That night, Gail hears a scuffling noise behind the door and gets no sleep thanks to paranoia. Dr. Fenner kicks a box out of anger. I don’t know why. Didn’t he want to rent out the room? Is something forcing him to? (it’s not like the creature needs to eat human flesh, as we find out.) Gail even gives him a perfect out when she thinks it’s a rat. But he says there are no rats in the house. Also, he forgot to give her any keys last night, so he tosses her a ring of keys before he has to leave.
Of course, what’s a scary show without someone snooping into things they’re not supposed to. Gail uses the keys on the small closet door. Nothing there. She puts down a mousetrap and hears it go off later that night. But now the door won’t open again.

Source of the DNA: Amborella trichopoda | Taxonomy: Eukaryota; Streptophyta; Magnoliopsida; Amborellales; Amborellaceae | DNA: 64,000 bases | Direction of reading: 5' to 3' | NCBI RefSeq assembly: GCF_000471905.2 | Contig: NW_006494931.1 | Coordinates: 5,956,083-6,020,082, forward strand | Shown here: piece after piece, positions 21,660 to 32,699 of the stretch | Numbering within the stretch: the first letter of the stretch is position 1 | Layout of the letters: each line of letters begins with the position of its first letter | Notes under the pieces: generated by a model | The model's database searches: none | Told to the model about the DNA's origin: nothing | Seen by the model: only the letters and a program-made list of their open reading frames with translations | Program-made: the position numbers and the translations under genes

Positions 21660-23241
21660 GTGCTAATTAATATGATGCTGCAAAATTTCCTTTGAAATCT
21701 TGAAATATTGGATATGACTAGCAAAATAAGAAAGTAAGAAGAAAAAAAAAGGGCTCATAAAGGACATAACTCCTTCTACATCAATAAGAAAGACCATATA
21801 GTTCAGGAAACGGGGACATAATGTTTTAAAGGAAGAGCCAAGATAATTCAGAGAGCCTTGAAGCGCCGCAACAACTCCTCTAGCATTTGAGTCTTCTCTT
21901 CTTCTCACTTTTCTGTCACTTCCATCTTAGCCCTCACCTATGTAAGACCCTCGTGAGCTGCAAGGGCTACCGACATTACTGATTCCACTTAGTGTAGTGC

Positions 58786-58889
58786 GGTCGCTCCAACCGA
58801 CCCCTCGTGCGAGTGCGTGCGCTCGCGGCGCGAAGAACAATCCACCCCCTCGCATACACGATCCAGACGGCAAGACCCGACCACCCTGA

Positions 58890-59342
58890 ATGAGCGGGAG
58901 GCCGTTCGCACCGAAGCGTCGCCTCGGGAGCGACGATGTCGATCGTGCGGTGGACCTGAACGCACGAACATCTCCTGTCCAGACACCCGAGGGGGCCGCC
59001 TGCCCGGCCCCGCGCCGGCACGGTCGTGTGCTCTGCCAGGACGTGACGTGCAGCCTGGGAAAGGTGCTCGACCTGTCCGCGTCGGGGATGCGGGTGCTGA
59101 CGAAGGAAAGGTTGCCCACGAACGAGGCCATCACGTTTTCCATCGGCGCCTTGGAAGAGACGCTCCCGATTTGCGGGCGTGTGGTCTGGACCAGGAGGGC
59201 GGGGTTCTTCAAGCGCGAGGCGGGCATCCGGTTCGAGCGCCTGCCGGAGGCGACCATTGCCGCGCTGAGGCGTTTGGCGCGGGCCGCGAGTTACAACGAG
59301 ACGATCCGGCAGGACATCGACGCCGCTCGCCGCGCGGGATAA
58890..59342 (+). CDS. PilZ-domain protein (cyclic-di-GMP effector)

That night, her nightlight goes out. (Why does she have a nightlight? I know there are no windows in this room, but she’s a grown woman.) All you hear is the closet door opening and something running around the room. Once she gets a flashlight, she sees the closet door is open, but there’s nothing inside. The camera pans down to the thing’s jaundiced red Gollum eyes under the bed (that’s dramatic irony!).
Gail tells Dr. Fenner about it all, but when she tries to prove it, the closet door won’t open. Dr. Fenner again assures her the door hasn’t been opened for years, even though she put a mousetrap behind it. (Got some Yellow Wallpaper stuff happening.) When they leave, the thing pulls her luggage underneath the bed. This never comes up again. I guess she didn’t need her possessions that bad.